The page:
Thursday, May 19, 2022


During the gubernatorial primary campaign that ended on Tuesday in Pennsylvania, Democrat Josh Shapiro, the favorite to win his primary, ran ads portraying Republican candidate Doug Mastriano as too extreme and Trumpy to win. Mastriano went on to win on the Republican side, and now he and Shapiro will face off in November. The New Republic's Alex Shepard frets that Shapiro might have made a big mistake.
Stop me if you’ve heard this one before. An erratic, buffoonish Republican with dangerous ideas is rising in the polls and surging into contention in his party primary. Democrats ... see the more extreme candidate as an easy mark and boost his candidacy. In some instances, they open their own wallets, spending big on elaborate ad buys that help him broaden his appeal with primary voters. This guy, after all, is too crazy to win the general election, right?

Much of what I’ve described above is, basically, the plot of the movie Trump ’16....

Six years later, Democrats find themselves facing the same set of perverse incentives in the Pennsylvania gubernatorial race.

... the Shapiro campaign ... spent more than $800,000 on ads that, according to Politico, “attacked Mastriano as too conservative for voters ... which actually boosted him on the right....Case in point: The ad called [Mastriano] ‘one of Donald Trump’s strongest supporters’—which, to many GOP primary voters, is a feature, not a bug.”
But there wasn't a well-funded Democratic campaign to promote Trump in 2016. Some Democrats thought he was the easiest candidate to beat, but no one ran millions of dollars of ads (which would be the national equivalent of Shapiro's ad buy) defining Trump in the way Shapiro defined Mastriano.

Shapiro's ads might have driven more Mastriano voters to the polls, but even Shepard acknowledges that they didn't put him over the top.
Naturally, the ads weren’t necessarily the difference-maker in a primary Mastriano won by more than twenty points.
Although Shepard subsequently walks back his own concession of this point.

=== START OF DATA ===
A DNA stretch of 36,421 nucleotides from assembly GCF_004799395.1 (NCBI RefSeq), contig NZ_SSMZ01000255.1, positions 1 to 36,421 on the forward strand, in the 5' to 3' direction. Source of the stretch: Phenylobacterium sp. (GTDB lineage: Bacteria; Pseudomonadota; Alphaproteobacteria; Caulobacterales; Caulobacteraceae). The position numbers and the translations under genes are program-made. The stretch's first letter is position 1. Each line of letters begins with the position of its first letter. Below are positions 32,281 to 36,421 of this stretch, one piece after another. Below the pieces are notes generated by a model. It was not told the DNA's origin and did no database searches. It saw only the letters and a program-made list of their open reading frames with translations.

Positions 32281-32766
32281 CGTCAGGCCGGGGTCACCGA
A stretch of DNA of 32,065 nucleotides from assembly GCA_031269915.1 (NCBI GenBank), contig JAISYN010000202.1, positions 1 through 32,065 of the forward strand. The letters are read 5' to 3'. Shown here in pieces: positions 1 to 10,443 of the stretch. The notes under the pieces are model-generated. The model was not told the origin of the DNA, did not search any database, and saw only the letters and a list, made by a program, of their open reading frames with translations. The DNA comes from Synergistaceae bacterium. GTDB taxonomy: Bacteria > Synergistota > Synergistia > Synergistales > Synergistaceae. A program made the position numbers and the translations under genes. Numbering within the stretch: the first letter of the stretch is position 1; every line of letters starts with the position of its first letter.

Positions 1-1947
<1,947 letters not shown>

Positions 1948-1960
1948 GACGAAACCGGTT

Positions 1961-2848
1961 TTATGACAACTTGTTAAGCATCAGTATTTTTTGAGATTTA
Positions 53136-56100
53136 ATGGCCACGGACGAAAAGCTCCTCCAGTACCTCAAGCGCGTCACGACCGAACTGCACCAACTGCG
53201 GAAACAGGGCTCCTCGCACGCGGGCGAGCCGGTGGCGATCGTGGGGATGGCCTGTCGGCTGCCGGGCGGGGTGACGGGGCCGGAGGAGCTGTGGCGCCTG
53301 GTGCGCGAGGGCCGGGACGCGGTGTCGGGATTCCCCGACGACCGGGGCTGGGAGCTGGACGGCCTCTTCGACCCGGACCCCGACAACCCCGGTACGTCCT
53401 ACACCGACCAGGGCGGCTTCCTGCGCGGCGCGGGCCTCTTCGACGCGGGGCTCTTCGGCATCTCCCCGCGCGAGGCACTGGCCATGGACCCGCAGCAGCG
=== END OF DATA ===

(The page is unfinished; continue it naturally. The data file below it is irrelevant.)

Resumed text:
The 2022 midterms are ... likely to be a bloodbath for Democrats—Republicans are angry and they’ll be out to repudiate Joe Biden and his party. It’s not a great environment for them to engineer the nomination of a candidate who’s promised to subvert a presidential election if he’s given the chance.
So which is it? Would Mastriano have won without Shapiro's intervention -- which is what the numbers suggest -- or did Shapiro "engineer" his primary victory?

It's not as if any of the choices on the GOP side were palatable. As The Bulwark pointed out last month, all five of the serious contenders in the GOP primary -- Mastriano, Lou Barletta, Bill McSwain, Dave White, and Jake Corman -- were 2020 election conspiracists. Barletta, the only candidate apart from Mastriano who ever held a lead in the polls, is an immigration hard-liner who made his name as a mayor in 2006 for backing one of the most draconian anti-immigrant laws in America.

Manipulating the other side's primary has worked in the past. In 2012, Missouri Democrat Claire McCaskill ran $2 million worth of ads in the Republican primary and got the extreme opponent she wanted, Todd Akin. Akin's campaign imploded when he asserted that women don't get pregnant as a result of "legitimate rape," and McCaskill won.

Intervention also worked for Richard Nixon in 1972. His campaign's dirty tricks drove a strong Democratic candidate, Ed Muskie, out of the race. George McGovern, a weaker opponent, went on to lose 49 states in the general election.

The seemingly weak Republican won the presidency in 2016 largely because so many people, particularly in the mainstream media, hated the Democrat. In 2016, Hillary Clinton made mistakes, and she was fighting to prevent a party shift in control of the White House that normally takes place after two terms, but she lost because so many people irrationally despise her.

If Josh Shapiro doesn't have a similar burden in Pennsylvania, then this gambit might work.

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